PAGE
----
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What makes grapes uniquely suited to making wine?

Grapes are unique in that they have the balance of sugar, acidity and tannins to make wine so complex. Other fruits can be too acidic, or too sweet and not acidic enough. When people make wine from other fruits, they tend to add water or sugar (or both) to get it in balance. Grapes also require less fuss when it comes to the fermentation process – they can naturally convert their sugar into alcohol, while other fruit sources lack the nutrients to make this happen as easily.

What is the racking process of winemaking?

Racking is the process of moving wine from one container to another (usually from barrel to barrel, or from barrel to tank), leaving behind any sediment. Sediment is the solid material left from the grape pulp, skin and seeds that settles at the bottom of the barrel or tank. Racking is considered more gentle than filtering, and can help aerate the wine.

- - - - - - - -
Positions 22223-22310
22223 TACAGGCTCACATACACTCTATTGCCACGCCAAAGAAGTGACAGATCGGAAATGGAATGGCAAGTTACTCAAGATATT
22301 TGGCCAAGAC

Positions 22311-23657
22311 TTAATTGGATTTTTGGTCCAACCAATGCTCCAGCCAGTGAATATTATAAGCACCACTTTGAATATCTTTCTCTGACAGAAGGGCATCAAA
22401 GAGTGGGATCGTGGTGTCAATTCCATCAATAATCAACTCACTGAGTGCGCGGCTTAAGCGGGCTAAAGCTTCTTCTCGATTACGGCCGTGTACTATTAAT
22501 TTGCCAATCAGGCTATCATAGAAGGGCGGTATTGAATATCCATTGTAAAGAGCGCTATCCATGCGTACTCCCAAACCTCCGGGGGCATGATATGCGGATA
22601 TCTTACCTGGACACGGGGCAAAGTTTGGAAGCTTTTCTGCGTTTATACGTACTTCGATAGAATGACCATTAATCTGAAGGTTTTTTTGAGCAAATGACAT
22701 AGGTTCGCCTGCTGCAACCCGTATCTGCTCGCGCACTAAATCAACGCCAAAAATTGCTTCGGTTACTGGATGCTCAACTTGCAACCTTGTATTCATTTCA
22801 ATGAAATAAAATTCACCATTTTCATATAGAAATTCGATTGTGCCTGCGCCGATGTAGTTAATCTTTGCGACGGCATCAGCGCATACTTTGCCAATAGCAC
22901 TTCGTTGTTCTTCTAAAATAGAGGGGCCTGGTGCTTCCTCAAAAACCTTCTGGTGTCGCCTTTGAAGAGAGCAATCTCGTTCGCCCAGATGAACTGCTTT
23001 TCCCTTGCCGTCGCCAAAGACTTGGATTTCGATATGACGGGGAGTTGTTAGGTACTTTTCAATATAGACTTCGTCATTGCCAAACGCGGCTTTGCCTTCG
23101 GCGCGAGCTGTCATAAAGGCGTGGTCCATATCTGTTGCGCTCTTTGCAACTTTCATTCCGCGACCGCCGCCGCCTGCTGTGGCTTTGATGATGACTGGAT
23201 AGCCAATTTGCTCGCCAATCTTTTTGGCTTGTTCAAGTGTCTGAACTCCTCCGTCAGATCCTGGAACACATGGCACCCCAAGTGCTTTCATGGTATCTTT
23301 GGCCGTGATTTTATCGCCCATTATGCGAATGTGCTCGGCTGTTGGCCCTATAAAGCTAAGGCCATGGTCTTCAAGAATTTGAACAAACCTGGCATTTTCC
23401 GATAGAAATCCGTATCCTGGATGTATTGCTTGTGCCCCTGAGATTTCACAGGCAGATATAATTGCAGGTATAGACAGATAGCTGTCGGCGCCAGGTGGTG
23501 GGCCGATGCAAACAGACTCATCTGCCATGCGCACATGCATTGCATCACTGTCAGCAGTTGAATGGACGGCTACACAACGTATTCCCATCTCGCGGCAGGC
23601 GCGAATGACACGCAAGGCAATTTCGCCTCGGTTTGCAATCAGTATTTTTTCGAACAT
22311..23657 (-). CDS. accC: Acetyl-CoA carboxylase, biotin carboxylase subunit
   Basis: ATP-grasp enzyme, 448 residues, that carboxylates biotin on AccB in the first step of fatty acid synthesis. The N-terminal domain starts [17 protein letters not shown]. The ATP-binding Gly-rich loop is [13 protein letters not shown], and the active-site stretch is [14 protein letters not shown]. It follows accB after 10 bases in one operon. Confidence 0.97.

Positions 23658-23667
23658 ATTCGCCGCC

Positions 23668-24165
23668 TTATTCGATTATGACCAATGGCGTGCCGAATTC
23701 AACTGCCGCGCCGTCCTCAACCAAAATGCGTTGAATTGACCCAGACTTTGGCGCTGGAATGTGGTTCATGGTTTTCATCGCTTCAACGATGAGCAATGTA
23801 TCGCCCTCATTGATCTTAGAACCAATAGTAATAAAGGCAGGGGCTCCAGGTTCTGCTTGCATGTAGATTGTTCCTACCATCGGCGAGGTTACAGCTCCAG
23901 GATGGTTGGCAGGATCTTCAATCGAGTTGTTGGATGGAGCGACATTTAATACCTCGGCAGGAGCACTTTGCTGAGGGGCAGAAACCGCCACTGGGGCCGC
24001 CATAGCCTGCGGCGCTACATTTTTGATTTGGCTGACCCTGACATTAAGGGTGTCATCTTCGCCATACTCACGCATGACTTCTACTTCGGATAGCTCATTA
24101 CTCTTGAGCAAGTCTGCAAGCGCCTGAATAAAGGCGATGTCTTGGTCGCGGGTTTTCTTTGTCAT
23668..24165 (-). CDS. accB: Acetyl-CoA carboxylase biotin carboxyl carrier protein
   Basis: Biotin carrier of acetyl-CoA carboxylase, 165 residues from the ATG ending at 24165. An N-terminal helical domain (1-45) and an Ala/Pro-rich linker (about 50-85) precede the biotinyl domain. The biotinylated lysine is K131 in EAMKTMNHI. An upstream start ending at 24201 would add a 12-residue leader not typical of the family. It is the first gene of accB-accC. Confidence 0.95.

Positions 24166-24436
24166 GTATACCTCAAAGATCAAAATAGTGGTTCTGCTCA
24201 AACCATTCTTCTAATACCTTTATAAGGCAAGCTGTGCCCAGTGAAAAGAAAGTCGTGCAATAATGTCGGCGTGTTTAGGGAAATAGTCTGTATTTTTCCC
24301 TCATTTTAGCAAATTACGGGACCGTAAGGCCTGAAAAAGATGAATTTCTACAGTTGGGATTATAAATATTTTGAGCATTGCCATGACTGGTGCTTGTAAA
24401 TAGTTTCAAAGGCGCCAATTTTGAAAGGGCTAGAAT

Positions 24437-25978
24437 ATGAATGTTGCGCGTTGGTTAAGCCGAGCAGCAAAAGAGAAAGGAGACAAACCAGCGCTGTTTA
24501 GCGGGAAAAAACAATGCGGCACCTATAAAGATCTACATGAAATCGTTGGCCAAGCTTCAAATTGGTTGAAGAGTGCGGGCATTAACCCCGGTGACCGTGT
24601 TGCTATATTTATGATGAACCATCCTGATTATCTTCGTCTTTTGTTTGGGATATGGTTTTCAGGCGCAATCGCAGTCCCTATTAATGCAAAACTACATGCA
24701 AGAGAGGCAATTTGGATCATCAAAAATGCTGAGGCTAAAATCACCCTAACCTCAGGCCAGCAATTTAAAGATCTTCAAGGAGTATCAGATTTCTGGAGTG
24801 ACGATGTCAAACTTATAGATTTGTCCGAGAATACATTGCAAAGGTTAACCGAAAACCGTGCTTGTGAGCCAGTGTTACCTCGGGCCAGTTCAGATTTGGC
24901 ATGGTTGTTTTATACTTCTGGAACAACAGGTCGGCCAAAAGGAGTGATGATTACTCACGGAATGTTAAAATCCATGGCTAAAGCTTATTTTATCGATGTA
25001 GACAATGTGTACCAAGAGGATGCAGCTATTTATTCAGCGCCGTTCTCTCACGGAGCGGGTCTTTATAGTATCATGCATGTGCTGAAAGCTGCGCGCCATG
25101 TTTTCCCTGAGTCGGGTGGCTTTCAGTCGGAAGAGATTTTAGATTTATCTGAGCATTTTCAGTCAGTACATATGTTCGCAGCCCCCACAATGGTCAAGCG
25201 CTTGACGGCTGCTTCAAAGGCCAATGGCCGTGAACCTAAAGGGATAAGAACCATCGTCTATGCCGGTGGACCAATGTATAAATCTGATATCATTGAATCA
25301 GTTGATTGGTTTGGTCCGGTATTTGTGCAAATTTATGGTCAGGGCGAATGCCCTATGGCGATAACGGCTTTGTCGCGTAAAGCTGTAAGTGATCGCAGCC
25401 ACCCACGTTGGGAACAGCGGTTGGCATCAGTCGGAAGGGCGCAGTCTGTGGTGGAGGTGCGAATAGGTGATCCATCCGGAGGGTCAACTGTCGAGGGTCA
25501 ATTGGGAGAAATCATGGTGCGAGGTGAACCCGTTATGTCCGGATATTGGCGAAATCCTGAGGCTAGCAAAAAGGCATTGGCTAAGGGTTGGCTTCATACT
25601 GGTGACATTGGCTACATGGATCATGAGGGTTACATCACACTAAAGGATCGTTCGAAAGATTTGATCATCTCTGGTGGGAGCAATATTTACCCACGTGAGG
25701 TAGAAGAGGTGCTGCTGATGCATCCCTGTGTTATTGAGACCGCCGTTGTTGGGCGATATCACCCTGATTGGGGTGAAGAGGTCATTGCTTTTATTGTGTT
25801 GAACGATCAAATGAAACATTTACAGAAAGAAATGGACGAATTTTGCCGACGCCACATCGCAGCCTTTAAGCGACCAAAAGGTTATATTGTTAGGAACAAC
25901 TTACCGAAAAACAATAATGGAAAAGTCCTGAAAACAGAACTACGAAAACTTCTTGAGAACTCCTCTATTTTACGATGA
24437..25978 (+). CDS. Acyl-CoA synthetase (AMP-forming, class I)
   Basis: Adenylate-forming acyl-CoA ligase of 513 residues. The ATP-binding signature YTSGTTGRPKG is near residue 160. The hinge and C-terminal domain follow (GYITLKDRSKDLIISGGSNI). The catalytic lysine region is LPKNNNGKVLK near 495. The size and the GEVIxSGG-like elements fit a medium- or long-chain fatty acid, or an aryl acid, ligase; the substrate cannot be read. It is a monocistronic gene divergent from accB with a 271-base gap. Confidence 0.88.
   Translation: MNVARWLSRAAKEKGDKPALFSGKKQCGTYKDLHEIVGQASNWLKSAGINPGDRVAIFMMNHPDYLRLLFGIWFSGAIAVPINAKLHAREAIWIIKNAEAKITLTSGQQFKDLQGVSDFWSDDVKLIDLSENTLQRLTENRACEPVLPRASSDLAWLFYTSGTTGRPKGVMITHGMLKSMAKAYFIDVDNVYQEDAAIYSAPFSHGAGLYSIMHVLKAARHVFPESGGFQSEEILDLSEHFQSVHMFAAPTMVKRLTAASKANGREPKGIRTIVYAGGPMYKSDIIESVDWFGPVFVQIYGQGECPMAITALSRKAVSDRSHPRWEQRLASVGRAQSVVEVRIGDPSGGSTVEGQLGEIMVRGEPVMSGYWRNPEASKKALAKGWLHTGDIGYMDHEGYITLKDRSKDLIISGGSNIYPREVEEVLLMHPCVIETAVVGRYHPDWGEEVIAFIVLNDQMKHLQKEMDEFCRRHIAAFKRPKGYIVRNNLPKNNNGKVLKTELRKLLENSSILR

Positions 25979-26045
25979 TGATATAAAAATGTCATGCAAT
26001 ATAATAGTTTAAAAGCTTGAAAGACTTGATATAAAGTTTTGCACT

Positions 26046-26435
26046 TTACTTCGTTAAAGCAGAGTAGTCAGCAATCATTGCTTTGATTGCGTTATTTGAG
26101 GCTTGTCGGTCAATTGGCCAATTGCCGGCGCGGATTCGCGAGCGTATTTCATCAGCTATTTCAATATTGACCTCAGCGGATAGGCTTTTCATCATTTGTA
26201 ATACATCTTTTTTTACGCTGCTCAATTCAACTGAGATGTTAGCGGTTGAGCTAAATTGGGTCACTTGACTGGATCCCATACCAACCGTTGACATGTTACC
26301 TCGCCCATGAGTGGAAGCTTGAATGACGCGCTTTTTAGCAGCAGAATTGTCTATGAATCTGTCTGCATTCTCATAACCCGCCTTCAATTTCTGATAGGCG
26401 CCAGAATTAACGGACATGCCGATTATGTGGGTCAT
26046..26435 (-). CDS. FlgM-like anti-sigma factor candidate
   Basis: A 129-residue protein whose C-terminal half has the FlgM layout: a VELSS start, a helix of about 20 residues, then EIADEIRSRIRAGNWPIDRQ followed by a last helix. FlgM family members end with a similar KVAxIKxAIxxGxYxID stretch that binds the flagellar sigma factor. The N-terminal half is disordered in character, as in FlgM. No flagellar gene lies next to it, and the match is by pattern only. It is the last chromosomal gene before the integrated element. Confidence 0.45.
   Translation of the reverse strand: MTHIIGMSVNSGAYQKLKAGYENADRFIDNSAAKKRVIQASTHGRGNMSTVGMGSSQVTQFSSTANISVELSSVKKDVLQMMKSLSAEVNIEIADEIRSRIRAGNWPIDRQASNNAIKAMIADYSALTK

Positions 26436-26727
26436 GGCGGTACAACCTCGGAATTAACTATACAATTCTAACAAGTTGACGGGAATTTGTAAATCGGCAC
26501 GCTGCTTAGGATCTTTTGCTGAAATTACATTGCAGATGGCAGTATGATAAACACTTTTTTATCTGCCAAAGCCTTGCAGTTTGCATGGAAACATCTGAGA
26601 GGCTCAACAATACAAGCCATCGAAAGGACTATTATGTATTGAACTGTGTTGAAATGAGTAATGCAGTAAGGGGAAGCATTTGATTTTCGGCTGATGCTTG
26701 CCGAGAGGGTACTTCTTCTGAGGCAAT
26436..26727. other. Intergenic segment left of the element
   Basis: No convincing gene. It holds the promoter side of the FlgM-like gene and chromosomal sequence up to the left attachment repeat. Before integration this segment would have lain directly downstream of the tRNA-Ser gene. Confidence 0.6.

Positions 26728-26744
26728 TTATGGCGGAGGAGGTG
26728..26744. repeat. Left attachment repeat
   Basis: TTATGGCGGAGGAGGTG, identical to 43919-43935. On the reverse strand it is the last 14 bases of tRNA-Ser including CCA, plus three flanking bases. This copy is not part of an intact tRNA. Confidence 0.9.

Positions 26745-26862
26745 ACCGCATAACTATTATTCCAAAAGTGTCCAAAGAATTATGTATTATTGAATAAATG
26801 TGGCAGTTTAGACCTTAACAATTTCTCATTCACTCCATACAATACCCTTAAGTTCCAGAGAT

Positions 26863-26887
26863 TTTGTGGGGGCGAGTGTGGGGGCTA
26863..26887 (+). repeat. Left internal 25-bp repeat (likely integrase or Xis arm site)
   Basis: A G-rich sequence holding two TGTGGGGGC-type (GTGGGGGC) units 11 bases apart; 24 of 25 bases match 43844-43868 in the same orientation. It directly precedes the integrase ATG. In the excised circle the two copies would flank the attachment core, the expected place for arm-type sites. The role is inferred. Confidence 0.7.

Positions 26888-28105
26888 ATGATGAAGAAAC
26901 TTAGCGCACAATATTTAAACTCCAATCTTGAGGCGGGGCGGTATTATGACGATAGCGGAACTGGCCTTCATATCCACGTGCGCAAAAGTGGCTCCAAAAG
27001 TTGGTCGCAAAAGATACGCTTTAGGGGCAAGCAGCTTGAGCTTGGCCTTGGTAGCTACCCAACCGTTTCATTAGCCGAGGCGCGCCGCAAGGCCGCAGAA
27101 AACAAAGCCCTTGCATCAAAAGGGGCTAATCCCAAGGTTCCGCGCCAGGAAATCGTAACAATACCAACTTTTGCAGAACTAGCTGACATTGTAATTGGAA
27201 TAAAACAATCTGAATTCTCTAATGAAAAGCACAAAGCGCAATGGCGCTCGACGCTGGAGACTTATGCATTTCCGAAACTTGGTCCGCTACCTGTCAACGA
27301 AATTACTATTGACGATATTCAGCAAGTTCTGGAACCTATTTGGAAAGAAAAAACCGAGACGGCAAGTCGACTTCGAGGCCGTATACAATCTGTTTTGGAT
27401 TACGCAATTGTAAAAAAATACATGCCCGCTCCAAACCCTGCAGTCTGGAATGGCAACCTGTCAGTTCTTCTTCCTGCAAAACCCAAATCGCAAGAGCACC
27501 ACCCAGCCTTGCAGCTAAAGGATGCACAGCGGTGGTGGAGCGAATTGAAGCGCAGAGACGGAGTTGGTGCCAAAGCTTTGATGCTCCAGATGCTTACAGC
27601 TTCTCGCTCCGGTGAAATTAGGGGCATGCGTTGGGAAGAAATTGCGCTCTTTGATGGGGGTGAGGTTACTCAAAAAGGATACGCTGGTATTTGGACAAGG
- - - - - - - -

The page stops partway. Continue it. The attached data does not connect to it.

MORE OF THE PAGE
What happens to a wine’s color as it ages?

As red wines age, their color will transition from a dark, dense color to a paler shade of red-brick brown. On the contrary, the coloring of white wines will go from a pale straw color to a darker amber-gold hue over time. The color of wine, and its change over time, also depends on the particular grape variety, the length of time the grape skins are in contact with the grape juice during and after fermentation, and the amount of time the wine spends aging inside an oak barrel.

Originally published in our Wine Press' Wine Wizard, Buttonwood Farm Winery edition featured in our Gold Wine Club.